Local institutions responses to climate governance policies in adaptation to climate change : a case of small scale farmers in Alego Usonga-Siaya County in Kenya
MetadataVis full innførsel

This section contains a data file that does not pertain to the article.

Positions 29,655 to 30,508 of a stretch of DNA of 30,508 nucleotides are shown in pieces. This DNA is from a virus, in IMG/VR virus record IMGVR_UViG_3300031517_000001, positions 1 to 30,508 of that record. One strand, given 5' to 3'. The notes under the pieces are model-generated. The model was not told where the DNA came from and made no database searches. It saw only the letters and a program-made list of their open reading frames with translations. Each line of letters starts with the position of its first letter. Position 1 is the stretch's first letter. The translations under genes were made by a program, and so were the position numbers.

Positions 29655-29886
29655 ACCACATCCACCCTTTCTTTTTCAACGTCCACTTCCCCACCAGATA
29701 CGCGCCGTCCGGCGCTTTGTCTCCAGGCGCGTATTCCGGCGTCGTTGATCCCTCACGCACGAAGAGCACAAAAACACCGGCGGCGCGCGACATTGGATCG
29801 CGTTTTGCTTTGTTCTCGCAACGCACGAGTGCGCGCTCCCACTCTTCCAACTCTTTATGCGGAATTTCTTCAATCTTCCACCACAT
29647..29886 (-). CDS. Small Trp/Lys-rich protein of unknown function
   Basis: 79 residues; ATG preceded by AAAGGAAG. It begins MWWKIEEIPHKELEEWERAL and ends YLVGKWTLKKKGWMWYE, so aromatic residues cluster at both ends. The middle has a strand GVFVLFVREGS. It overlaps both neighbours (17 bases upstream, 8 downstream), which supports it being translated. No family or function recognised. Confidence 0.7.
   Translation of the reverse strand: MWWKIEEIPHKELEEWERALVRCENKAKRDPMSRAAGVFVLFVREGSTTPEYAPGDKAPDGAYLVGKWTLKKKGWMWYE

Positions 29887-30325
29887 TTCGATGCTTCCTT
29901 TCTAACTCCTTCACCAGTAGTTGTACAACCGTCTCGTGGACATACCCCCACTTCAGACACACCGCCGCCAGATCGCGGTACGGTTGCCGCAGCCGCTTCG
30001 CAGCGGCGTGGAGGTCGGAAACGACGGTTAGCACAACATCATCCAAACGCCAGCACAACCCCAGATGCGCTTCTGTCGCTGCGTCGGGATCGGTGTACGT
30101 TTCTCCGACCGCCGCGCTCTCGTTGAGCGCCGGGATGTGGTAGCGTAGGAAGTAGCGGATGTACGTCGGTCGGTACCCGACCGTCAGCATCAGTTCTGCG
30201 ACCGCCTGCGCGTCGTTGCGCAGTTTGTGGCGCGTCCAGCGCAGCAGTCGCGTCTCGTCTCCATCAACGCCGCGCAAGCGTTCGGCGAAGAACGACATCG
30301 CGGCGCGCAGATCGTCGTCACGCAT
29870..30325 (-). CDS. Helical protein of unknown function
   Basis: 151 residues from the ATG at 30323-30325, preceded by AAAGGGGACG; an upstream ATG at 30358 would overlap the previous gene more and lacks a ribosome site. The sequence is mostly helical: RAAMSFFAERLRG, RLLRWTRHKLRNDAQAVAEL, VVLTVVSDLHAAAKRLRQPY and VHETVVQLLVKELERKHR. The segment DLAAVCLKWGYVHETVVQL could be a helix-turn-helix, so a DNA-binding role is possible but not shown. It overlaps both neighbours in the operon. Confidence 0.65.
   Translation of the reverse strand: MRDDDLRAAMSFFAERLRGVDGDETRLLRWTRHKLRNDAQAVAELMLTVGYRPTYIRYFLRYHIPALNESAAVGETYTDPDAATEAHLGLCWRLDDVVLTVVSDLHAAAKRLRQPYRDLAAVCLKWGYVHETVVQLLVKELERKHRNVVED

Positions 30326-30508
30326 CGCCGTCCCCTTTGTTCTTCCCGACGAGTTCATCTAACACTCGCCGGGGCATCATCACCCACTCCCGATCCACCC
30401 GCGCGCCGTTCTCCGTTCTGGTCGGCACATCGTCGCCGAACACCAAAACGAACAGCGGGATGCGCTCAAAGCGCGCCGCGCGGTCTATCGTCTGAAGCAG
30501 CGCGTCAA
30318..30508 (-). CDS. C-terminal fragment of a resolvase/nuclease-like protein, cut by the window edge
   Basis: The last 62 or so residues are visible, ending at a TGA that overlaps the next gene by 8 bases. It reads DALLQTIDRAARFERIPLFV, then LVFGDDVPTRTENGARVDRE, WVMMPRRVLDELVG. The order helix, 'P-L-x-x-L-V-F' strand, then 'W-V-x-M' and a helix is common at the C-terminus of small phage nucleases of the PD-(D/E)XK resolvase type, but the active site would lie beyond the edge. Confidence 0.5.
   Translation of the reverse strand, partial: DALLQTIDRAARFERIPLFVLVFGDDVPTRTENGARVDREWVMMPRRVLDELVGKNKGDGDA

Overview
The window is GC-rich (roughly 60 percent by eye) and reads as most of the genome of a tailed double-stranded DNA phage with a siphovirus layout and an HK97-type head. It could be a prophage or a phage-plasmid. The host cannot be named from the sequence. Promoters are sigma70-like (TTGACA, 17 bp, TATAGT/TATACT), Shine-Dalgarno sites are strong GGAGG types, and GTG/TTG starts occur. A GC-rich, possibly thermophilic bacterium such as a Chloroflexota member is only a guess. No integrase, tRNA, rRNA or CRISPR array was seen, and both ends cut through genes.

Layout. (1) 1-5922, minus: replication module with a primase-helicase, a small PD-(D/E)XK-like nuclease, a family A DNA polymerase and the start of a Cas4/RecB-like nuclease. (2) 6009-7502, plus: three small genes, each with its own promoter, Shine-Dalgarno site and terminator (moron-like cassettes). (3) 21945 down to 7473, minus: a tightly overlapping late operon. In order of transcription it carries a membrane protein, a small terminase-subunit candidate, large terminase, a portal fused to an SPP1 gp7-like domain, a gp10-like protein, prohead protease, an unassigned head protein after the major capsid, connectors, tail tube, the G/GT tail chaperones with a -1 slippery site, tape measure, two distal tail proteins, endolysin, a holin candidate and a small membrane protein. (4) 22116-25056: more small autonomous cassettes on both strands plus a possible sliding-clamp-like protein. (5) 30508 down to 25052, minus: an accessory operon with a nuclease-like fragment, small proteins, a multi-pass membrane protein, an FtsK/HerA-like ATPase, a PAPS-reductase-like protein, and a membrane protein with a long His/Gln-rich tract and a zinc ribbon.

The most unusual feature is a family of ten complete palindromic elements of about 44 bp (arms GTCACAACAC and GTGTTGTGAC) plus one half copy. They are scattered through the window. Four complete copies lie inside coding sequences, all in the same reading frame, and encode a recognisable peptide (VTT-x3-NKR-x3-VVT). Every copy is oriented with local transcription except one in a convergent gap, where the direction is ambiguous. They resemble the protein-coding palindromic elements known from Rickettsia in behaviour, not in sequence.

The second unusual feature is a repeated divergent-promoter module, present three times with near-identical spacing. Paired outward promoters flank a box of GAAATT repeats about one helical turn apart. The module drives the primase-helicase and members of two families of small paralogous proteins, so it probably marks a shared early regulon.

Alego Usonga-Siaya County in Kenya can be considered a climate change vulnerable area with larger population dependent on substance and rain-fed farming and other social-economic activities. Drawing on national climate policy the study explore and analyse how vulnerable small scale farmers adapted more (adaptation+) to changes in local forms of institutions. The aim of the study is to gain more insights into roles of planned national climate state use policies and responses of village level institutions in adaptation in farming. The study used a qualitative methodological approach with semi-structured and group interviews, key informants and observation as main data collection methods. The study was based on five normative principles of sustainable adaptation. Research findings indicate that the nature of devolved climate policies and local forms of institutions interaction is critical for how sustainable adaptation can be supported. The adoption of seed crops and other policy interventions can potentially contribute to the adaptation process. The policy takes a distinct outcome vulnerability approach, opposite of the contextual vulnerability approach. Attributing local vulnerability to drought and flooding and low adaptive capacity is classical outcome vulnerability. The study demonstrates that some efforts deployed by rural farmers and government to strengthen local adaptation and adaptive capacity through traditional practices and national policy interventions cannot be isolated from usual development pathways of carbon emissions from western models of development. The study demonstrates that interaction between policy interventions and farmer practices supports adaptation process. To strengthen adaptation, local institutions responses to climate policies determine how interventions can be applied practically. However, development pathways may actually undermine the adaptation process and potentially increase the vulnerability of some farmers. Nevertheless, the study concludes that policy devolution to some extent can limit local forms of institution adaptation responses to climate change. Local forms of institutions shape climate policies. However, climate policies have more influence in facilitating and shaping institutional changes for sustainable adaptation pathways.